Netanyahu’s office hosts emergency talks on feared ICC warrants for PM, ministers

Israeli officials confirm meeting held on how to prevent potential arrest warrants for Israeli leaders and IDF officers, a prospect that TV report says Israel is increasingly worried by

Prime Minister Benjamin Netanyahu meets with Golani soldiers near the border with Gaza on October 19, 2023. (Avi Ohayon/ GPO)
Prime Minister Benjamin Netanyahu meets with Golani soldiers near the border with Gaza on October 19, 2023. (Avi Ohayon/ GPO)

Israel is increasingly worried by the prospect of the International Criminal Court in The Hague issuing arrest warrants against Prime Minister Benjamin Netanyahu and other Israeli political and military leaders for alleged breaches of international law in Gaza, Israeli television reported Thursday.

According to Channel 12 news, three ministers and several government legal experts held an “emergency discussion” at the Prime Minister’s Office on Tuesday about how to fend off the potential warrants.

The meeting was convened after Jerusalem received messages indicating that such warrants could be issued in the near future, the report said, without citing any sources.

Israeli officials confirmed to The Times of Israel that the meeting took place and said there were also discussions about the possibility that warrants could be issued against IDF officers.

Netanyahu raised the matter in his meetings this week with Britain’s Foreign Secretary David Cameron and Germany’s Foreign Minister Annalena Baerbock, and sought their help, the TV report said.

The television report said that during Tuesday’s discussion, which was attended by Katz, Justice Minister Yariv Levin and Strategic Affairs Minister Ron Dermer, it was decided that Israel would reach out to the court and “diplomatic figures with influence” in an effort to prevent the warrants from being issued.

An exterior view of the International Criminal Court in The Hague, Netherlands, December 6, 2022. (AP Photo/Peter Dejong, File)

Jerusalem reportedly feared the arrest warrants would be sought due to the humanitarian crisis amid the fighting in the Gaza Strip, with countries that accuse Israel of breaching international law and the Fourth Geneva Convention said to be leading the effort.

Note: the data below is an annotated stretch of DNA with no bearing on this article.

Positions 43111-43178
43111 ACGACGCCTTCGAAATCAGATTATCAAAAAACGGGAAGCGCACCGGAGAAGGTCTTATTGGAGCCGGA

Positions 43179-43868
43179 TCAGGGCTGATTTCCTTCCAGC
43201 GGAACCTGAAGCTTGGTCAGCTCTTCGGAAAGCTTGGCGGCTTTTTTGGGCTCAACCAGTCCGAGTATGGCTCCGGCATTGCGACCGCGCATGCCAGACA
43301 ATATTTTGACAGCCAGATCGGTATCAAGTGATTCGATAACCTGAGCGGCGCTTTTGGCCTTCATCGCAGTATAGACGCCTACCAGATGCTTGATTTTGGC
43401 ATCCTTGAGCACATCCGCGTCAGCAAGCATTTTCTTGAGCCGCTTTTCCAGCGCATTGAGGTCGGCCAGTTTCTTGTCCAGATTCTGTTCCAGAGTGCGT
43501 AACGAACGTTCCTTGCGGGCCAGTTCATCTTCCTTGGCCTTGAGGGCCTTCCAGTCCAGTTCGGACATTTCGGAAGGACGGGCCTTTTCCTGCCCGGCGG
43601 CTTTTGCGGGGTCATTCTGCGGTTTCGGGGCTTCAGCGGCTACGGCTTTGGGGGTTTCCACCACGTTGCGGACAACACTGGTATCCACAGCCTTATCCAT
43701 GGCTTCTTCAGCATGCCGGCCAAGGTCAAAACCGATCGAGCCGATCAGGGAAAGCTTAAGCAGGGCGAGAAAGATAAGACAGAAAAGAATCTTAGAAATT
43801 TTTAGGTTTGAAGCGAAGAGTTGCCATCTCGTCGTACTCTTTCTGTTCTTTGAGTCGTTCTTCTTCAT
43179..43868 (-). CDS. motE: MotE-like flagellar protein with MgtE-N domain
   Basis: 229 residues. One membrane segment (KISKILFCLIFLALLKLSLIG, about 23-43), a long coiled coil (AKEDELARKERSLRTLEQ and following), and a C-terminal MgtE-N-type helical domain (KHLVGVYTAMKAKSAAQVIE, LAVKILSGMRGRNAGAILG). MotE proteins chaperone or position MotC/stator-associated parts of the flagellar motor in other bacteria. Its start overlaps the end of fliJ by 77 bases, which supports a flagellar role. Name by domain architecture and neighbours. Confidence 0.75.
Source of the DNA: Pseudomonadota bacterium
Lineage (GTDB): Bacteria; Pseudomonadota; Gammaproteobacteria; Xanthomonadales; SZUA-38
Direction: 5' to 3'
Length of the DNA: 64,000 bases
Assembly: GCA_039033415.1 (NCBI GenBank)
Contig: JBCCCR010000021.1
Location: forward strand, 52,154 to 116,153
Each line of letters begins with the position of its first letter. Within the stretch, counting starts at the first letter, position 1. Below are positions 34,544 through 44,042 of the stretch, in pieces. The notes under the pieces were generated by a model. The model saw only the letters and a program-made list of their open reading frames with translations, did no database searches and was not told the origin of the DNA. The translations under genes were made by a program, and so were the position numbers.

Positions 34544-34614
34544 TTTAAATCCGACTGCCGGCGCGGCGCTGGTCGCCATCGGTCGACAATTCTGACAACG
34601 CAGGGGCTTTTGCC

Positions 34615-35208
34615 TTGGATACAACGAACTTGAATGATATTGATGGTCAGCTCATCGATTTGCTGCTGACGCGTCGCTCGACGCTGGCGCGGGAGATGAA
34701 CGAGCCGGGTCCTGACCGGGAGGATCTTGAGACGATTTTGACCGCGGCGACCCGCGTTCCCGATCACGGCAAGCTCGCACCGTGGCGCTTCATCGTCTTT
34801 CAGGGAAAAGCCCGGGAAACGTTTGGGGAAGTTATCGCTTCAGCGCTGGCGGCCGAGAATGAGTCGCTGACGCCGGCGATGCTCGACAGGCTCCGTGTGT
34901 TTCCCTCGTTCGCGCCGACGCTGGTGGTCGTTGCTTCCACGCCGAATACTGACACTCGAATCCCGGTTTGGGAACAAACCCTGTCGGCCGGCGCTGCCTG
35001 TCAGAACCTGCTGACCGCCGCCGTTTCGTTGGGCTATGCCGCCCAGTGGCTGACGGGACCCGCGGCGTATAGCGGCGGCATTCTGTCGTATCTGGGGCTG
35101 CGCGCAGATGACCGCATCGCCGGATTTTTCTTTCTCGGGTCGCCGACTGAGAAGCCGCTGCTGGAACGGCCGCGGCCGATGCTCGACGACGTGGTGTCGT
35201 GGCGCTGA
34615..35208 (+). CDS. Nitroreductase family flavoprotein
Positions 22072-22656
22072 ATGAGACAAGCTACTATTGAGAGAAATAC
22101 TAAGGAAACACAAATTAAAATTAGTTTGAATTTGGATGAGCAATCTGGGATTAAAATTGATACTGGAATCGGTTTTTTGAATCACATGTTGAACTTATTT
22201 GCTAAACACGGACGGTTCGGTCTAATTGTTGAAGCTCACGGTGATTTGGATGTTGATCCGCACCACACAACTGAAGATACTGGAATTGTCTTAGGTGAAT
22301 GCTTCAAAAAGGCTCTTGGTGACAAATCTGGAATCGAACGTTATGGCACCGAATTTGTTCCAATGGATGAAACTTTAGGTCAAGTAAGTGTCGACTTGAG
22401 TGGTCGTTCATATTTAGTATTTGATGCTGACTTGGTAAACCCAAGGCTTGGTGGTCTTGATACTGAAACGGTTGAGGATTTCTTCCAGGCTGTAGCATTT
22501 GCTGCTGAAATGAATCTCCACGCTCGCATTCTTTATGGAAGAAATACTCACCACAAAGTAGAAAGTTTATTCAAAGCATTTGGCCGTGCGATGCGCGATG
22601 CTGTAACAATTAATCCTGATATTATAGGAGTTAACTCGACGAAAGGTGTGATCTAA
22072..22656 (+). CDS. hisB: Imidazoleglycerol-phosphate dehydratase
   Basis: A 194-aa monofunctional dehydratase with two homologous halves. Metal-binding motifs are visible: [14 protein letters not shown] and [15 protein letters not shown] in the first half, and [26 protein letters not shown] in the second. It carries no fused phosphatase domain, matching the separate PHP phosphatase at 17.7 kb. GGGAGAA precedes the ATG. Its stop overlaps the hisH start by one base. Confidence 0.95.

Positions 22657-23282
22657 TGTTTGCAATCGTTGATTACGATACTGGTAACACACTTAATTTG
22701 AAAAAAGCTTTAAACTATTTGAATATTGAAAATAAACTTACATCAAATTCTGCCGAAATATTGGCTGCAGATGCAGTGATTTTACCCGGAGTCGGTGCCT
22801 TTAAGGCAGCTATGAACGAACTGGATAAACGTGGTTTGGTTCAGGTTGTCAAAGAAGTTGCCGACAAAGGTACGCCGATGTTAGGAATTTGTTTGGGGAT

In February, a delegation of relatives of hostages being held by Hamas filed a war crimes complaint with the ICC against the terrorist organization’s leaders. The accusations in the filing included kidnapping, crimes of sexual violence, torture and other serious allegations.

The court’s chief prosecutor, Karim Khan, visited Israel in December on an official trip, as Israel does not consider itself bound by the ICC. After touring some of the towns attacked by Hamas on October 7, 2023, and hearing testimonies from survivors, Khan said he had witnessed “scenes of calculated cruelty” and that it was clear to him the victims had been targeted because of their identities.

He also said he felt duty-bound to work with the court’s prosecutors to open investigations into Hamas’s actions on October 7.

In 2019, the ICC announced that it would be launching a probe into alleged war crimes committed by both sides during the 2014 Protective Edge Israel-Hamas conflict, Israeli settlement policy and the Israeli response to protests at the Gaza border. The probe was formally opened on March 3, 2021, and was met with strong criticism from Israel.

Karim Khan, chief prosecutor of the International Criminal Court, addresses a UN Security Council meeting on July 13, 2023, at United Nations headquarters. (AP Photo/Mary Altaffer)

During Hamas’s October 7 onslaught on southern Israel, terrorists murdered some 1,200 people, mostly civilians, and kidnapped 253 men, women and children of all ages.

It is believed that 129 of the hostages remain in Gaza — not all of them alive — after 105 civilians were released from Hamas captivity during a weeklong truce in late November, and four hostages were released prior to that.

Three hostages have been rescued by troops alive, and the bodies of 12 hostages have also been recovered, including three mistakenly killed by the military.

The IDF has confirmed the deaths of 34 of those still held by Hamas, citing new intelligence and findings obtained by troops operating in Gaza.

One more person has been listed as missing since October 7, and their fate is still unknown.

The Hamas-run health ministry in Gaza claims that more than 33,000 Palestinians have been killed by Israel in the war, but the number cannot be independently verified as it is believed to include both Hamas terrorists and civilians, some of whom were killed as a consequence of the terror group’s own rocket misfires.

IDF troops operate at the entrance to a tunnel in the central Gaza Strip, in a handout image published April 18, 2024. (Israel Defense Forces)

The IDF says it has killed over 13,000 terrorists in Gaza, in addition to some 1,000 who were killed inside Israel on and immediately following October 7.

Meanwhile, 260 troops IDF troops have been killed in the ground invasion of Gaza, bringing the total number of soldiers killed since October 7 to 604.

Jeremy Sharon contributed to this report.

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